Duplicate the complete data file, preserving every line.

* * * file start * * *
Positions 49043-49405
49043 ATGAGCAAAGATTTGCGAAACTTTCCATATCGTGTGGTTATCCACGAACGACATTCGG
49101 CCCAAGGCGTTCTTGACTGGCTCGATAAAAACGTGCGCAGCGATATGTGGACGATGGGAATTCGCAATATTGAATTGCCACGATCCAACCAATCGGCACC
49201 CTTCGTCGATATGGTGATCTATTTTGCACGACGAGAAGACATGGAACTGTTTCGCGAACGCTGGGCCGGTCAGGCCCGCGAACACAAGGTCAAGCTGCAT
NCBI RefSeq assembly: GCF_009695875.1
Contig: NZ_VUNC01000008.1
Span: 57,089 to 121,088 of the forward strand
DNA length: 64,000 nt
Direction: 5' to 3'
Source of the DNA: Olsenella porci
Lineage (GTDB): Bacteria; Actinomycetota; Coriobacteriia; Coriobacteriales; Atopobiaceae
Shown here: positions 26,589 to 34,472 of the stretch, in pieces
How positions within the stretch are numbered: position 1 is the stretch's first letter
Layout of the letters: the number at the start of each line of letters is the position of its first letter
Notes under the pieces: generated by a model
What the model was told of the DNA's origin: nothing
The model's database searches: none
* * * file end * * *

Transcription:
Positions 49043-49405
49043 ATGAGCAAAGATTTGCGAAACTTTCCATATCGTGTGGTTATCCACGAACGACATTCGG
49101 CCCAAGGCGTTCTTGACTGGCTCGATAAAAACGTGCGCAGCGATATGTGGACGATGGGAATTCGCAATATTGAATTGCCACGATCCAACCAATCGGCACC
49201 CTTCGTCGATATGGTGATCTATTTTGCACGACGAGAAGACATGGAACTGTTTCGCGAACGCTGGGCCGGTCAGGCCCGCGAACACAAGGTCAAGCTGCAT
NCBI RefSeq assembly: GCF_009695875.1
Contig: NZ_VUNC01000008.1
Span: 57,089 to 121,088 of the forward strand
DNA length: 64,000 nt
Direction: 5' to 3'
Source of the DNA: Olsenella porci
Lineage (GTDB): Bacteria; Actinomycetota; Coriobacteriia; Coriobacteriales; Atopobiaceae
Shown here: positions 26,589 to 34,472 of the stretch, in pieces
How positions within the stretch are numbered: position 1 is the stretch's first letter
Layout of the letters: the number at the start of each line of letters is the position of its first letter
Notes under the pieces: generated by a model
What the model was told of the DNA's origin: nothing
The model's database searches: none